In 2006, the Brazilian steel company Companhia Siderúrgica Nacional (CSN) tried to merge with Wheeling-Pittsburgh Corporation (Wheeling-Pitt), a transaction that would have cost a significant number of U.S. jobs. The Steelworkers were opposed to the deal, so Bloom orchestrated a hostile takeover by Esmark, a Chicago-based steel-distribution company, to keep Wheeling-Pitt out of CSN's hands and avoid layoffs.


In September 2003, Bloom led contract negotiations with Goodyear Tire, where the USW represented 19,000 active employees and more than 40,000 retirees. The company's management believed rising costs required that they replace several U.S. factories with new facilities in Asia, but the USW proposed an alternative that entailed major changes to Goodyear's long-term business plan. Ultimately, Bloom negotiated an agreement that included concessions in exchange for limits on executive salaries, agreements to restructure the company's debt and invest in U.S. factories, and the right of the union to nominate someone to sit on the company's Board of Directors. The USW avoided significant layoffs, and Jonathan Rich, a senior Goodyear executive, said, “We got what we needed” to become competitive again.


In April 2002 and February 2003 respectively, Bloom facilitated the sale of the assets of LTV Steel and Bethlehem Steel to the International Steel Group (ISG). Led by the financier Wilbur L. Ross Jr., ISG sought to acquire the assets of LTV and Bethlehem out of bankruptcies without having to assume expensive obligations to former workers. Bloom negotiated a Voluntary Employee Beneficiary Association (VEBA) that would finance health care for retirees using a portion of ISG's profits. Describing his dealings with Bloom, Ross said, “I found him first of all very, very pragmatic, not overly ideological,” and “a very, very good negotiator.”


In 1996, Bloom left the firm to become Special Assistant to George Becker, the President of the USW. His duties included helping the union affect corporate business restructuring, investments, bankruptcies and mergers. In his time with the Steelworkers, he reinforced his reputation as both a fierce negotiator and a creative problem solver, helping shepherd the steel industry through a painful transition period.


Continuing a project they began together at Lazard, Keilin and Bloom also represented the ALPA pilots at United Airlines in their attempts to acquire ownership of the company through an employee stock ownership plan. In 1994, they succeeded in obtaining a majority stake in United for the ESOP, creating one of the largest employee-owned companies in the United States.


Ron Bloom was born to a Jewish family in New York City and raised in Swarthmore, Pennsylvania. His mother, Paula Yackira, was an educator, and his father, Joel Bloom, served 21 years as President of the Franklin Institute Science Museum. The elder Bloom was a prime mover in the conception and development of the Mandell Futures Center, a 90,000-square-foot (8,400 m) wing that transformed the institute “from a dusty bin of outmoded exhibits into what is probably the most advanced science museum in the world.” A co-author of the influential ‘’Museums for a New Century: A Report of the Commission on Museums for a New Century’’, he was a president of the American Alliance of Museums (the first science museum president to serve in that capacity), chairman of the U.S. National Committee of the International Council of Museums, and founding president of the Association of Science-Technology Centers. In 1993, the American Alliance of Museums presented him with its Award for Distinguished Service to Museums; and in 2002, the Franklin dedicated its renovated observatory as the Joel N. Bloom Observatory.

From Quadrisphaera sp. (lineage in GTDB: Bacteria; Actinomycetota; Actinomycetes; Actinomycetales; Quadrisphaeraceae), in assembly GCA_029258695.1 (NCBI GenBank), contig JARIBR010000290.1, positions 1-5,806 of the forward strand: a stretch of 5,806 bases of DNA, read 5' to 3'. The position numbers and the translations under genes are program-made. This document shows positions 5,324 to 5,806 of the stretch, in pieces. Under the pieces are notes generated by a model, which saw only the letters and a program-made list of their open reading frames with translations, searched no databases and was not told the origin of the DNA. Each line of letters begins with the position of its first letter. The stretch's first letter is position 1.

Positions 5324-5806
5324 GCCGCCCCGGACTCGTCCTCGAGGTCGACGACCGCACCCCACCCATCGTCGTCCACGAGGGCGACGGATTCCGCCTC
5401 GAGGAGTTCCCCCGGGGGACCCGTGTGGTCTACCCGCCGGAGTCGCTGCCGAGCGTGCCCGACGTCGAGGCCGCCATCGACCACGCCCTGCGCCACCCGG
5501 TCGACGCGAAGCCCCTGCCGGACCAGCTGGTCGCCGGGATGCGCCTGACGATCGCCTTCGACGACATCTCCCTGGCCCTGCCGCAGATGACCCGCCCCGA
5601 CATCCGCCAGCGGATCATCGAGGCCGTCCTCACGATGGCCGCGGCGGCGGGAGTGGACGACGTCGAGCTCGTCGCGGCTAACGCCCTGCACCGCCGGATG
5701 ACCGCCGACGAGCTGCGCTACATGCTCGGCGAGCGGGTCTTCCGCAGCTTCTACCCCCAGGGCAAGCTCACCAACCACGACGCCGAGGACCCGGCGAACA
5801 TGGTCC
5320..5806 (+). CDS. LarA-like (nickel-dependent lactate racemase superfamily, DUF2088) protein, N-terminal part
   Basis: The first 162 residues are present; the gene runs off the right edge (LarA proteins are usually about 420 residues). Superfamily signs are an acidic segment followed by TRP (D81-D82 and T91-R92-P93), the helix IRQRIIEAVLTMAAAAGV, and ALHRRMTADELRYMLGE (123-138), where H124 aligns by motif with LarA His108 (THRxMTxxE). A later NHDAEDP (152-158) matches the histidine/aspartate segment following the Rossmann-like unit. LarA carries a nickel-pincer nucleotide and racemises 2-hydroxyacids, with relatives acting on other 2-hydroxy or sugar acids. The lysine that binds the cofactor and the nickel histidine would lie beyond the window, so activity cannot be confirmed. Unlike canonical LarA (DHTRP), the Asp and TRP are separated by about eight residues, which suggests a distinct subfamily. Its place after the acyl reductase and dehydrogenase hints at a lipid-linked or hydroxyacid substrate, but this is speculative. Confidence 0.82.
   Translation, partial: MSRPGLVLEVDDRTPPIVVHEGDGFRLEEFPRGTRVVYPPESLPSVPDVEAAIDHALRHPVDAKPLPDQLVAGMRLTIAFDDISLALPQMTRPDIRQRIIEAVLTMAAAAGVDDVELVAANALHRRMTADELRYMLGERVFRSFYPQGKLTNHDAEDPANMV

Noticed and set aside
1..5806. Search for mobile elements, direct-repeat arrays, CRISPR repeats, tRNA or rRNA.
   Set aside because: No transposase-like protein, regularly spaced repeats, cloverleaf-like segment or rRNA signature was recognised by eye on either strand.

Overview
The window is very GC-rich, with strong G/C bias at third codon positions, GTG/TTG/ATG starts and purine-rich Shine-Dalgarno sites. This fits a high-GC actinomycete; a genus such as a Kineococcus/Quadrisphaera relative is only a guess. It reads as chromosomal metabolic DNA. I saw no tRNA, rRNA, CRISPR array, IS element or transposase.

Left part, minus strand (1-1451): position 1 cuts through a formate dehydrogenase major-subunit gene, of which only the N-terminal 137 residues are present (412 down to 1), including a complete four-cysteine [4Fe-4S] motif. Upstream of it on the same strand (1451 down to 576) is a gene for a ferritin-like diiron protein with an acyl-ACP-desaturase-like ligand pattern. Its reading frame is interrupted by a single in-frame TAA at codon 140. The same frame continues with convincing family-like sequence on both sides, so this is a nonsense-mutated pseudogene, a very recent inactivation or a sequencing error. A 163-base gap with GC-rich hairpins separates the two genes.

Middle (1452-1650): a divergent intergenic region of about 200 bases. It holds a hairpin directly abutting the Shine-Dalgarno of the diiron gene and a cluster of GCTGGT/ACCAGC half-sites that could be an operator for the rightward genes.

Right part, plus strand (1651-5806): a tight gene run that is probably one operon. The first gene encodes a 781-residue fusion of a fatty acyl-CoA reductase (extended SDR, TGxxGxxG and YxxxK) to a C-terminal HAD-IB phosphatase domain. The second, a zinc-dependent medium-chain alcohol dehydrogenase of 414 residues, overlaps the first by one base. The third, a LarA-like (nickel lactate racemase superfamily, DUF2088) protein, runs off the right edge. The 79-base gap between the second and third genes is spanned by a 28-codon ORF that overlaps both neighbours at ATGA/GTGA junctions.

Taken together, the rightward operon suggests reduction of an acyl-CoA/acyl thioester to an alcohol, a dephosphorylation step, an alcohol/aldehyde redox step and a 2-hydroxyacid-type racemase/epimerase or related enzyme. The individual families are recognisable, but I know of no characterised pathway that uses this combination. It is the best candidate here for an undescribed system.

In 1990, Bloom joined Keilin to create their own investment banking firm, Keilin and Bloom, which specialized in representing unions and other employee groups in turnaround and restructuring situations. Representing the USW in the Canadian bankruptcy of Algoma Steel, Bloom avoided a liquidation of the company and succeeded in obtaining majority ownership for the employees in the reorganized company.


After graduating from Wesleyan University in 1977, the younger Bloom went to work first for the Jewish Labor Committee and a year later for the Service Employees International Union. After a time, however, he realized that labor unions suffered from a lack of business knowledge, so he enrolled at Harvard Business School, earning an MBA with Distinction in 1985.


Ron Bloom (born 1955) is an American economic advisor who served as a senior official in the Obama Administration from February 2009 to August 2011. This included working as the Assistant to the President for Manufacturing Policy between February 2011 and August 2011, in the Department of the Treasury as a senior advisor to the Secretary of the Treasury, as a member of the President's Task Force on the Automotive Industry, and as senior counselor to the president for manufacturing policy. From 1996 to 2008, Bloom served as special assistant to the president of the United Steelworkers. Bloom also worked for the investment banking firm Lazard on two occasions, the second as Vice Chairman, U.S Investment Banking. Bloom is the vice chair and a managing partner of Brookfield Asset Management and served as chairman of the Board of Governors of the United States Postal Service.